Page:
Diagnosing VUR

How do I know if my child has VUR? VUR can often be detected by an ultrasound before the child is born.There are also factors that increase your child’s likelyhood of having VUR.

If you had VUR as a child, there is a chance your child will have VUR. If a sibling of your child has VUR, then the chances for VUR are also increased. In fact, VUR is 50% more likely to occur in the siblings of patients with VUR.1, 2

The most reliable test for diagnosing VUR in children is called a voiding cystourethrogram (VCUG), that uses an X-ray to examine the urinary tract.  Your child lies on a table and a hollow tube (catheter) is inserted into the urethra as far as the bladder. The bladder is then filled with a liquid containing an X-ray dye. Then X-rays are taken as the bladder fills and as the child urinates. This test can also determine the grade of VUR.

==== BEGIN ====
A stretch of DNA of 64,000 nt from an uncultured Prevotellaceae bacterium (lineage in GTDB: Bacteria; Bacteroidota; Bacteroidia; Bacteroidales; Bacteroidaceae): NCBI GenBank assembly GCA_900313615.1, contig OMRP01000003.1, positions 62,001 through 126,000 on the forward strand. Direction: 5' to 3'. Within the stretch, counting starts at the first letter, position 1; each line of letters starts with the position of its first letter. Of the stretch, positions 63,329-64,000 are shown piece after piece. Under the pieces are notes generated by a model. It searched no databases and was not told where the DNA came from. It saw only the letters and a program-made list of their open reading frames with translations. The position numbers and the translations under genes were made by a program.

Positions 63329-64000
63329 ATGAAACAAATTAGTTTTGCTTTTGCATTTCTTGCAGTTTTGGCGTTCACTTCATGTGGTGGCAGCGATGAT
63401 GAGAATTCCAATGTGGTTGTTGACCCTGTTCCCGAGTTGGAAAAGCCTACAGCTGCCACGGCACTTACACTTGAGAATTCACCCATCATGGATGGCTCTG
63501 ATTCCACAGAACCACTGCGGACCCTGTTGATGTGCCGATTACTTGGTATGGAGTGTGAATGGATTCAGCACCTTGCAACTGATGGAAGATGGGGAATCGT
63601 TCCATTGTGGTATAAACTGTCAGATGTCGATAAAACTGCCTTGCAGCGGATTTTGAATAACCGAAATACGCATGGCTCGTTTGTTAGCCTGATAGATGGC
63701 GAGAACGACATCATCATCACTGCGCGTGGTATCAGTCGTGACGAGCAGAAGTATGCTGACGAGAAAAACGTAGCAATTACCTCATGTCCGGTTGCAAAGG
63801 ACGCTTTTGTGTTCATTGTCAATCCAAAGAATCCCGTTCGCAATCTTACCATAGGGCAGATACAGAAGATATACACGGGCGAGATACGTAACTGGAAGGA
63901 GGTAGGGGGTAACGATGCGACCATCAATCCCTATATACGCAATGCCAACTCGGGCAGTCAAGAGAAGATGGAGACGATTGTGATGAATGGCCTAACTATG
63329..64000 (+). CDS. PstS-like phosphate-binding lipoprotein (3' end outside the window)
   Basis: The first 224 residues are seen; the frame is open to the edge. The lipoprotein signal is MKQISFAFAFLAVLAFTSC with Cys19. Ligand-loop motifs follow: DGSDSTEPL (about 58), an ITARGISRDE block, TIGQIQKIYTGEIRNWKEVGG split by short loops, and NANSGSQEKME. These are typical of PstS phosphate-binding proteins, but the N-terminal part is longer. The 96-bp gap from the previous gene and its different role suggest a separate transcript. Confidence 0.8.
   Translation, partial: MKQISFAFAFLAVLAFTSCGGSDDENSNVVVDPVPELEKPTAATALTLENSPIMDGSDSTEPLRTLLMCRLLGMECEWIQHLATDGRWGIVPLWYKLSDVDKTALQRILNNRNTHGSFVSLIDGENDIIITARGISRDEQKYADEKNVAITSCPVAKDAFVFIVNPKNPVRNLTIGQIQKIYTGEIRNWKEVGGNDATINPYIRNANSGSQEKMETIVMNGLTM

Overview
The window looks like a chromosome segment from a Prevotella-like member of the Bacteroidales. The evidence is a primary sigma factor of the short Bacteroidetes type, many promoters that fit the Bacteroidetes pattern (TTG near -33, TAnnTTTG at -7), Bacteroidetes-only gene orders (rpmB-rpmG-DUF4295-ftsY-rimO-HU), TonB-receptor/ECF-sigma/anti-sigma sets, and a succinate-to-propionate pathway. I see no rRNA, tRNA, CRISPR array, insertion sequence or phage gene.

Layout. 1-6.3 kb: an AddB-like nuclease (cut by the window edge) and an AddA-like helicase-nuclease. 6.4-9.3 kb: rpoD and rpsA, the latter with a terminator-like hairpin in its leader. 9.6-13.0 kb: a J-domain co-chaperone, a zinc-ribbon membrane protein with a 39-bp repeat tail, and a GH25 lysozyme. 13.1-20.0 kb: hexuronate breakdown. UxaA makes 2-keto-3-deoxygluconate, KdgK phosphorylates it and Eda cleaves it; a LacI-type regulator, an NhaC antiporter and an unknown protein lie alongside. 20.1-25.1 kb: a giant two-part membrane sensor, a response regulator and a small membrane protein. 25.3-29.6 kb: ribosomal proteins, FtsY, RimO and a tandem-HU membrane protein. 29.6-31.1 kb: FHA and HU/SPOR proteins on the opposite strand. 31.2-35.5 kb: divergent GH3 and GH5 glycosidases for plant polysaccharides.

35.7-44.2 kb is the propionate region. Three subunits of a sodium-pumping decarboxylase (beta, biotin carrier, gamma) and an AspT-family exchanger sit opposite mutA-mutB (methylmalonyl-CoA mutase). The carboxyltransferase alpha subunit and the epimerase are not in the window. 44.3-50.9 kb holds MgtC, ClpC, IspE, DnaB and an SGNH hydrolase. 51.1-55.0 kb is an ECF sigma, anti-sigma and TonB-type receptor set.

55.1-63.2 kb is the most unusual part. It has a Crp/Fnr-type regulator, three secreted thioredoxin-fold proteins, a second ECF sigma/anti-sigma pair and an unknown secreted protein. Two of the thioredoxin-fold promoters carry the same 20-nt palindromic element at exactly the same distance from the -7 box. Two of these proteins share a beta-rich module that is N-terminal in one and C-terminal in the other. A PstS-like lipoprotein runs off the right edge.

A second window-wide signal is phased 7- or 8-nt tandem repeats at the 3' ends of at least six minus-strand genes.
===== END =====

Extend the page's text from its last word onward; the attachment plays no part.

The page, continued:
The VCUG is a fairly common procedure, but children and their parents often find it unpleasant, particularly the catheter.  Some doctors medicate children before the procedure so they will not remember the experience afterwards. Others doctors feel medication decreases the accuracy of the test and so do not medicate.


  1. Chertin B, Puri P. Familial vesicoureteral reflux. J Urol 2003; 169:1804-8.
  2. Ataei N, Madani A, Esfahani ST, et al. Screening for vesicoureteral reflux and renal scars in siblings of children with known reflux. Pediatr Nephrol 2004; 19: 1127-31.